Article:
The force is good at investigating crime. It carries out effective investigations. But it needs to make sure that investigations are better supervised. Staff need to be held to account, and also to receive support and guidance. The force is aware of resource shortages in high-risk departments. It should seek to ease the burden on officers who are working in child abuse investigation teams. It should also continue its work to reduce the delays in digital examinations of mobile phones, computers and other devices. This will ensure that evidence is passed quickly to investigators in all cases.

The force is good at protecting vulnerable people, and it works well with partners to do this: for example, officers greatly value the work of the mental health street triage team. Staff know the importance of protecting vulnerable people, and they treat victims well. But the force needs to make sure that body-worn video evidence is available to staff who are investigating domestic abuse incidents. That way, they can secure better evidence, leading to more prosecutions.

In 2017, we judged Bedfordshire Police as good at tackling serious and organised crime.

View the five questions for effectiveness


How efficiently does the force operate and how sustainable are its services to the public?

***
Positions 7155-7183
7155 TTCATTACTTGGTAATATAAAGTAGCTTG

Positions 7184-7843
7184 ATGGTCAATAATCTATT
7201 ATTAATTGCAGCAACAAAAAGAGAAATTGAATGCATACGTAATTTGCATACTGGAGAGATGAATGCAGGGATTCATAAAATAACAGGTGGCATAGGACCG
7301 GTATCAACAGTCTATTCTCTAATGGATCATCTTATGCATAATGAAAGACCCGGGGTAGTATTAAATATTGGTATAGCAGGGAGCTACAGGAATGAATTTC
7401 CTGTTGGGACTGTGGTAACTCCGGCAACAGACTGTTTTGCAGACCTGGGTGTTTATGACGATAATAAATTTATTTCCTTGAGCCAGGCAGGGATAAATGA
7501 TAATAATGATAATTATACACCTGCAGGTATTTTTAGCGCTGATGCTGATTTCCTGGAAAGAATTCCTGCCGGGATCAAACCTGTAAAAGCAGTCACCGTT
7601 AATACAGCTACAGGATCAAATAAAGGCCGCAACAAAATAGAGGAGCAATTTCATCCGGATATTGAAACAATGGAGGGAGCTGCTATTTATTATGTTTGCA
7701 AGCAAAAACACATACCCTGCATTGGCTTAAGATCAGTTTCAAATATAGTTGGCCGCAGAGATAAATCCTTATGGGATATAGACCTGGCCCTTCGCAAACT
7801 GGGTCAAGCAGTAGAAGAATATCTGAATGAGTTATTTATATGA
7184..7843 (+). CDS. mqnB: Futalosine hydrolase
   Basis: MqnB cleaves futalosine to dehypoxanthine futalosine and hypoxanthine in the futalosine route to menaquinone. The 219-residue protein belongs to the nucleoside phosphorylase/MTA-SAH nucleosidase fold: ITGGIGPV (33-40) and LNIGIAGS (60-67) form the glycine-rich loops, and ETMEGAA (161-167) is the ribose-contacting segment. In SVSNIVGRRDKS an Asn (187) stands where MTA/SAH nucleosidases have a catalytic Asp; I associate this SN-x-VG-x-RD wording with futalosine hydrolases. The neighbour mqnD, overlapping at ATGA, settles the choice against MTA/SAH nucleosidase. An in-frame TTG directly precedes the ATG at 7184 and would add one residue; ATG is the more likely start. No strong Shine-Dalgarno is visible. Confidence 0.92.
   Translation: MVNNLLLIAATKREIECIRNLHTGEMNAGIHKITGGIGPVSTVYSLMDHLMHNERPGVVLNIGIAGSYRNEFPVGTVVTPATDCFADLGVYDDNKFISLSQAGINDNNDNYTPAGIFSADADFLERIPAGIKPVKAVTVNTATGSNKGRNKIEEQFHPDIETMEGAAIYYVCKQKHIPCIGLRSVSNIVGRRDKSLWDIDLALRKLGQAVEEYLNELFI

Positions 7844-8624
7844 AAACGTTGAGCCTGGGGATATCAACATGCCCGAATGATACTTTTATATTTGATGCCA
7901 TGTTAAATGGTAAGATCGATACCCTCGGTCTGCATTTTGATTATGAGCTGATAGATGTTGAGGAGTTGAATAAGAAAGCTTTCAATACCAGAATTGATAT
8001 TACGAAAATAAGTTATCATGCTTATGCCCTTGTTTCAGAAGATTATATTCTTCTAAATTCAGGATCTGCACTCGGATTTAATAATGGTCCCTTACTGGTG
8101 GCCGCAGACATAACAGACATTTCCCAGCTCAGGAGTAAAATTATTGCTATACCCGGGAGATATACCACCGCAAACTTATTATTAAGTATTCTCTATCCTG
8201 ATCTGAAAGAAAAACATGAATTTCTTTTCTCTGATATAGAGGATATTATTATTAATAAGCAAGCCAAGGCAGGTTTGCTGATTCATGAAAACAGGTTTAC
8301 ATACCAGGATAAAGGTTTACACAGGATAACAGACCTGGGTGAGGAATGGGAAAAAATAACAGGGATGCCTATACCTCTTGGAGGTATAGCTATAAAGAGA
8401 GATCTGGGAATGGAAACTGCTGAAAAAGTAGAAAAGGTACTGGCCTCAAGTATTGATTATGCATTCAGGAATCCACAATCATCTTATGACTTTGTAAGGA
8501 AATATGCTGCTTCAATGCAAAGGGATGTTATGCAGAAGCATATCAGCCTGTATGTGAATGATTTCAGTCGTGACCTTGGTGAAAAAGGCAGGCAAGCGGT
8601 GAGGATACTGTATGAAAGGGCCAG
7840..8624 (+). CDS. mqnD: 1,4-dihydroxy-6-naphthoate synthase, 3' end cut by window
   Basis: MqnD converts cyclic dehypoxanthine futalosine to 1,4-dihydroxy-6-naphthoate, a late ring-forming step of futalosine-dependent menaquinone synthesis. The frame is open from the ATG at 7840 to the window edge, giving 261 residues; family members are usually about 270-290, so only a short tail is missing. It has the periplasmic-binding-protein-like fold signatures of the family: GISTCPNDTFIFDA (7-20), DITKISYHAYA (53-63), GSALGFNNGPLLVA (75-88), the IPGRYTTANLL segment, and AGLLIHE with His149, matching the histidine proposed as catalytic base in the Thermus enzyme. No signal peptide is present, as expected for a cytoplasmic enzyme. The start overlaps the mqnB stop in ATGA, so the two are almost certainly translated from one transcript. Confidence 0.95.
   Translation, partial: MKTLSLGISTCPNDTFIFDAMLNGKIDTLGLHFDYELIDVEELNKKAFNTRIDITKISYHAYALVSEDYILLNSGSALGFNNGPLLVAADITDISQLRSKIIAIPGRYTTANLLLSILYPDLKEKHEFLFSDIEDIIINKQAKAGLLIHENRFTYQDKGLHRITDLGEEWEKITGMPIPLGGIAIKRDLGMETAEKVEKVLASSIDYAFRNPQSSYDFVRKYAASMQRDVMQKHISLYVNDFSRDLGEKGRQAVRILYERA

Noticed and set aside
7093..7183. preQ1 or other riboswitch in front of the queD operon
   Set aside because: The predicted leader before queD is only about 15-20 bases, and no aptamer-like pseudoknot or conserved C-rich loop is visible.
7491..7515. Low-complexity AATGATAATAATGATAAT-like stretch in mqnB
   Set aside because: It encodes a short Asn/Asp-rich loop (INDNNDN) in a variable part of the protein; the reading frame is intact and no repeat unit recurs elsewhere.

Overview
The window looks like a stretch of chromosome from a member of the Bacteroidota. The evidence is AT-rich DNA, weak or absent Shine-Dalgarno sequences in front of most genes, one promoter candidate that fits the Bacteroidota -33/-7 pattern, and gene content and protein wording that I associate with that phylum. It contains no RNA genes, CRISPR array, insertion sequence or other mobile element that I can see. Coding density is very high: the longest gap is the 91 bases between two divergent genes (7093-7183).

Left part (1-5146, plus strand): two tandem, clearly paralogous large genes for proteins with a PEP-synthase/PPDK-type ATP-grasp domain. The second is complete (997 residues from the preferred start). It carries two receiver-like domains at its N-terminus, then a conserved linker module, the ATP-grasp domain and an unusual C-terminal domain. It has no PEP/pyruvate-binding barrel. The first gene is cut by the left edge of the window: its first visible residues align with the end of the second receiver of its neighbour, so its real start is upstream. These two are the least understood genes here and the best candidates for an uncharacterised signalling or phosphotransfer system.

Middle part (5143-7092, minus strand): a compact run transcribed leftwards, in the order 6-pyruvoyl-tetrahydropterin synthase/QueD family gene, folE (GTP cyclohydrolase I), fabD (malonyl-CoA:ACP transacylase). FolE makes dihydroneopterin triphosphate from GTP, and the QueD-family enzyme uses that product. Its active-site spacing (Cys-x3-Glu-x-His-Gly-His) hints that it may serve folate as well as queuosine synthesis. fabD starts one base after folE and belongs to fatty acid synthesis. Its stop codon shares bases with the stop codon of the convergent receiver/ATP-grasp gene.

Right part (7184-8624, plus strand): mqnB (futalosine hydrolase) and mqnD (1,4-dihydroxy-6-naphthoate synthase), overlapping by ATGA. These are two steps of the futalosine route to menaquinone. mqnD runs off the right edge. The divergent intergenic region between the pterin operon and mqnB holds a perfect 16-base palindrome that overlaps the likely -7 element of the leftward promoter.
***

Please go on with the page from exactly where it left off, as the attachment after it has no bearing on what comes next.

Last updated 20/01/2020

Bedfordshire Police operates efficiently, and provides services that it can sustain in the future.

The force is good at assessing current demand and it has a detailed knowledge of current demand for its services. This knowledge has been aided by two processes: a detailed strategic demand assessment (SDA) and an effective budgeting process.

The force needs to reduce backlogs in crimes that are awaiting administrative finalisation. It is important for the force itself and the public to have full confidence in its crime data.

The force has a long-standing commitment to co-operating and collaborating with other police organisations. It has a history of collaboration with Cambridgeshire and Hertfordshire constabularies, and the forces have an existing tri-force collaboration. Through collaboration, Bedfordshire Police has improved its demand management in key areas, including major crime.

The force needs to quickly resolve its issues with the new crime, custody and intelligence system. These are having an acute operational impact, and are reducing productivity in areas such as crime investigation.

The force requires improvement in the way it plans for the future. It should make sure that it understands public expectations better and monitors changes in them, to improve its decision making about future services.

The force should ensure that an effective human resources department supports its ambitious recruitment and staff development plans. It also needs to develop a comprehensive skills strategy to make sure that its staff have the right skills, and are prepared for future challenges.

View the two questions for efficiency


How legitimately does the force treat the public and its workforce?

Last updated 20/01/2020

Bedfordshire Police treats the public and its workforce legitimately.